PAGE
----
No Honeymoon: Our Review of ‘After The Wedding’

Posted in Movies, Theatrical by - August 15, 2019
No Honeymoon: Our Review of ‘After The Wedding’

Writer/director Bart Freundlich’s After the Wedding is a remake of a 2006 Danish film of the same name. As I haven’t seen that, this review will refer only to this 2019 adaptation without making comparisons between the two. 

Isabel (Michelle Williams) works at an orphanage in India and is summoned to New York City by Theresa (Julianne Moore), a potential benefactor. After a brief (and rather cold) meeting in the Big Apple, Theresa invites Isabel to Theresa’s daughter’s (Grace, played by Abby Quinn) wedding, in order for the women to become more familiar. The wedding dredges up memories from Isabel’s past, and sets off the rather bland series of events that follow. 

I would be remiss if I didn’t praise the acting off the top. Moore turns in the dramatically flashiest performance in the film, running the gamut between shrewd businesswoman and emotional basket case. Williams’ portrayal of Isabel is far more subtle and subdued, with Billy Crudup’s Oscar (Theresa’s husband) falling somewhere in the middle. 

Williams is an incredibly talented actress, but her performance in this film frustrated me to no end. Not that it’s bad, far from it. It is wonderfully nuanced. Isabel is an incredibly stoic character, rarely revealing her emotions. Williams does a tremendous job conveying her inner turmoil with just her eyes. Still, she has maybe two moments in the whole film that pop. Aside from that, she’s at the same level all the way through, subtext aside, and it feels as though the actress wasn’t given a chance to “play”. The whole movie feels like it’s building to an emotional purging for Isabel that never really comes. This is actually a good analogy for the film itself, but more on that later. Rounding out the cast is Quinn whose performance is certainly serviceable, with flashes of real promise.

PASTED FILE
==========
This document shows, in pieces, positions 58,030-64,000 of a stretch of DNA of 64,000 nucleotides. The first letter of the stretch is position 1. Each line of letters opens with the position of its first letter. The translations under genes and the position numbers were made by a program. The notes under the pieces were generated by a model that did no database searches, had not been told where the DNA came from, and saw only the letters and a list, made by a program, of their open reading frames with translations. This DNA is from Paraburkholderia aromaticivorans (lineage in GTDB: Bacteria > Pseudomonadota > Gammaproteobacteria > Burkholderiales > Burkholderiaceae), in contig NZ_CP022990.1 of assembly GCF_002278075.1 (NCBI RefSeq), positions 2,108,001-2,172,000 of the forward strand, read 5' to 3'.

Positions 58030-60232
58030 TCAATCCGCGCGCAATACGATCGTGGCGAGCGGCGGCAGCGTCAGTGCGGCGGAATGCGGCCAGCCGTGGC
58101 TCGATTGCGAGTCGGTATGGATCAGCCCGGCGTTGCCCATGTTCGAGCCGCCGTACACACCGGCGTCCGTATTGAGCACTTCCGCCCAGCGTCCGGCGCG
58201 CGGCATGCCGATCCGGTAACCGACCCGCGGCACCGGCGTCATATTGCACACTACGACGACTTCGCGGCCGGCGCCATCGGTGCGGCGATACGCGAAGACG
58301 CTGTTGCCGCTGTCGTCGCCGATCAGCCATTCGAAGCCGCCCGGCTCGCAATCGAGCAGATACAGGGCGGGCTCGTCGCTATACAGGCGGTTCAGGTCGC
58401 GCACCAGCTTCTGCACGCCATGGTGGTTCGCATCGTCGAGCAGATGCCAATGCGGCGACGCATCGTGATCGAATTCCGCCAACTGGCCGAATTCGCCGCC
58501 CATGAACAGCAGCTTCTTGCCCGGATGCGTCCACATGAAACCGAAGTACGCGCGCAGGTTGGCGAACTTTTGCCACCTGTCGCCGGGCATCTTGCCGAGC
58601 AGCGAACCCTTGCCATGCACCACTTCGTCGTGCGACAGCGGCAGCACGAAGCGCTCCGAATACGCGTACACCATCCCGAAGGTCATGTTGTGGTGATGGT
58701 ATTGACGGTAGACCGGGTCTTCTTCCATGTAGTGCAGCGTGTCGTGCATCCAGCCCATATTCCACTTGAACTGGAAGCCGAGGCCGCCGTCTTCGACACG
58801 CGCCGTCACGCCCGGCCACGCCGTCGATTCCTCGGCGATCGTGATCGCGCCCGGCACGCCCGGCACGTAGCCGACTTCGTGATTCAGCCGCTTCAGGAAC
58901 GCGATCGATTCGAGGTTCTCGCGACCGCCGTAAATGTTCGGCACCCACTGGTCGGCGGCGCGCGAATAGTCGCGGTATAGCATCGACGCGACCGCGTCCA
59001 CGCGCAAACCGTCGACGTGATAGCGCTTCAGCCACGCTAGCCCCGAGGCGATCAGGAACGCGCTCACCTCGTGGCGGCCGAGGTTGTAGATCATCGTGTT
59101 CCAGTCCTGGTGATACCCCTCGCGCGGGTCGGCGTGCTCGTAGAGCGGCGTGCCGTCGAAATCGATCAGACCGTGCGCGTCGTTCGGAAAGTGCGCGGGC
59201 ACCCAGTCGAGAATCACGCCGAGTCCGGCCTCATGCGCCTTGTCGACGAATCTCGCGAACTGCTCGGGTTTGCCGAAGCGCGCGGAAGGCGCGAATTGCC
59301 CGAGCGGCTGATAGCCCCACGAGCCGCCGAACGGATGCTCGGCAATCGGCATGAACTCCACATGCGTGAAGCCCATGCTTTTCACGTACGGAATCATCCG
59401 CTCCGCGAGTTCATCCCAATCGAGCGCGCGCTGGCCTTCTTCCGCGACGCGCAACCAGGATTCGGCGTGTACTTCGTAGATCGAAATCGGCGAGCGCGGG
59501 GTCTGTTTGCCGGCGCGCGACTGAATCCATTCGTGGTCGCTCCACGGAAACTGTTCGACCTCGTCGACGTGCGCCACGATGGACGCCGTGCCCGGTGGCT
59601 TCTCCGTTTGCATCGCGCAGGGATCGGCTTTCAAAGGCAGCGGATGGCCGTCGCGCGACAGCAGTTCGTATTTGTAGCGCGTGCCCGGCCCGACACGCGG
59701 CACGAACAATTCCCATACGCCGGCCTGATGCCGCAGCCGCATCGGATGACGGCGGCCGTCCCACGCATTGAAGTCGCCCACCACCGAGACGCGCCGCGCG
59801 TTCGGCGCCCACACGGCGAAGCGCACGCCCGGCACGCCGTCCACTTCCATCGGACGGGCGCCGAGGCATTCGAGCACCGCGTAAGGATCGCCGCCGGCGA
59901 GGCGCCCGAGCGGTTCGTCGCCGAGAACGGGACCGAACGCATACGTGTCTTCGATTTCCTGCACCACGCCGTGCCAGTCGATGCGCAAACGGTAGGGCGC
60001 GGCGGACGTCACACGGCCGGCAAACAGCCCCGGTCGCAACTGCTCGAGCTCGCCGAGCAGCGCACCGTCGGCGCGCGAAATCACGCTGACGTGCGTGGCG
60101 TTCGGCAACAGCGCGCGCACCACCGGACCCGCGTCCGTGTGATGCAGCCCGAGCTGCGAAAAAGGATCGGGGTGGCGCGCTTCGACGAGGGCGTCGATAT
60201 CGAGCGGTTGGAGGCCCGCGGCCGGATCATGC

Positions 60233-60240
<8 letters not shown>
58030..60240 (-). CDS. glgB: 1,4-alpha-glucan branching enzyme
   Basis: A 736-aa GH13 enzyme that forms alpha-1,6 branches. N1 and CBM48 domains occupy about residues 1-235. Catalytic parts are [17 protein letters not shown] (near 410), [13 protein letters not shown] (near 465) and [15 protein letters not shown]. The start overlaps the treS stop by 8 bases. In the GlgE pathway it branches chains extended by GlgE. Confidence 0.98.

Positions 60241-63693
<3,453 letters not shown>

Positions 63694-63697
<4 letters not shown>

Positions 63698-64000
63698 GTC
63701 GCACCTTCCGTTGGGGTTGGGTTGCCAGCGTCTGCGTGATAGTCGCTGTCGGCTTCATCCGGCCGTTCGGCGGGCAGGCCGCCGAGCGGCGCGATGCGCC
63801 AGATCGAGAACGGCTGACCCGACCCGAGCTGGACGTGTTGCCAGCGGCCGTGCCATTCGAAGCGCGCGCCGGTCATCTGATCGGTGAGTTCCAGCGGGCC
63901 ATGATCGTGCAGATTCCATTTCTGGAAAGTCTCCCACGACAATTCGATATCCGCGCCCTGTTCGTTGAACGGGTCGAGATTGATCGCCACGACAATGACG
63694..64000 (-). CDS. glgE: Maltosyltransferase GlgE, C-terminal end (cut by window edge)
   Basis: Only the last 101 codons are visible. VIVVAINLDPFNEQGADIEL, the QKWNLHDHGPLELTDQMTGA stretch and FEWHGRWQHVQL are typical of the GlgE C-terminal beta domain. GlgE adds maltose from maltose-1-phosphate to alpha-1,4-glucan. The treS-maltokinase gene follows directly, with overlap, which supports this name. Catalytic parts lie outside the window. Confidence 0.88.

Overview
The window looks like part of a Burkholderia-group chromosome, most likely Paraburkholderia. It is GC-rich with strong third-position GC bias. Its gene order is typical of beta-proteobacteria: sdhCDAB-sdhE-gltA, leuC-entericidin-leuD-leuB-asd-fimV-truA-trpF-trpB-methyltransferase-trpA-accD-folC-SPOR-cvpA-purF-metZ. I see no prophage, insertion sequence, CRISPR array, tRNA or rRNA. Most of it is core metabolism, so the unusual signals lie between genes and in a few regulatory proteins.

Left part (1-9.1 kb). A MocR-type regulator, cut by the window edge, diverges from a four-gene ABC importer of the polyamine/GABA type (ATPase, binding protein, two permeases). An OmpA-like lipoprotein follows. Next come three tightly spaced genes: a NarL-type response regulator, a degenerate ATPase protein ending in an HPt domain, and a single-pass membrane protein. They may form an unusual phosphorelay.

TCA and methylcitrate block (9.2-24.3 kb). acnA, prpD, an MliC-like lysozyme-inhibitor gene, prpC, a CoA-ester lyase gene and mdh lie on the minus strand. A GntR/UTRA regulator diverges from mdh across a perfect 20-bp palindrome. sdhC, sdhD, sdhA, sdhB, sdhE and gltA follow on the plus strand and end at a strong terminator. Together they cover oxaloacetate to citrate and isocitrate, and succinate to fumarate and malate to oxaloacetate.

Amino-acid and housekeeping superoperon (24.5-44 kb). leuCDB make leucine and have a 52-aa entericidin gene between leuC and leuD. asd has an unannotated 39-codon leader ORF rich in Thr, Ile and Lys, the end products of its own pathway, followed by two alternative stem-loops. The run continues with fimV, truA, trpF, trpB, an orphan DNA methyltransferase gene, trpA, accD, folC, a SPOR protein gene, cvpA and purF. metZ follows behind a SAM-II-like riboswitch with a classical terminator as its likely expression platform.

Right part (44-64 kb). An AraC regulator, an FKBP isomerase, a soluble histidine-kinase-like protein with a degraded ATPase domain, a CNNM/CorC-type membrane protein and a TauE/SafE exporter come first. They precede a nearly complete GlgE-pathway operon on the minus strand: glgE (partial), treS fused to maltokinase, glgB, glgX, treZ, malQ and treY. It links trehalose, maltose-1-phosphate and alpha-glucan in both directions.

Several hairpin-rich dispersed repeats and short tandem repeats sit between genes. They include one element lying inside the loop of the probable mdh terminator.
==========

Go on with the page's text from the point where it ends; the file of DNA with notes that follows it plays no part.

Sadly, the film lost me in its opening act. Admittedly the first 45 minutes were decently-written and well-acted, but still a slog that only kept me invested by the trailer’s promise of a crazy twist to come. 

After the Wedding is very melodramatic, and often feels like a Lifetime Original movie (composer Mychael Danna’s incredibly maudlin score doesn’t help), even with hints of Soap Opera. While it did get me back on board to some extent in the back half with the aforementioned twists and turns, these revelations still didn’t really amount to much, or drive me to find an emotional attachment to the characters or the situation. 

This is probably my biggest issue with the film. I recognize that what these characters are going through would be emotionally traumatic, and yet I wasn’t able to lock in. Isabel is so stoic, almost never showing any outright vulnerability, that I found myself sympathizing, but never empathizing. I simply wasn’t made to feel any kinship with the character. I did find myself somewhat drawn to Crudup and Quinn’s characters’ plights, but not in any significant or heartfelt way. As I mentioned earlier, the movie constantly feels like it’s building to something, and when that something comes, it lacks any considerable impact.

After the Wedding isn’t a bad film, and does boast some strong performances, but fails to deliver emotion on much more than a surface level, and ultimately doesn’t live up to its potential.

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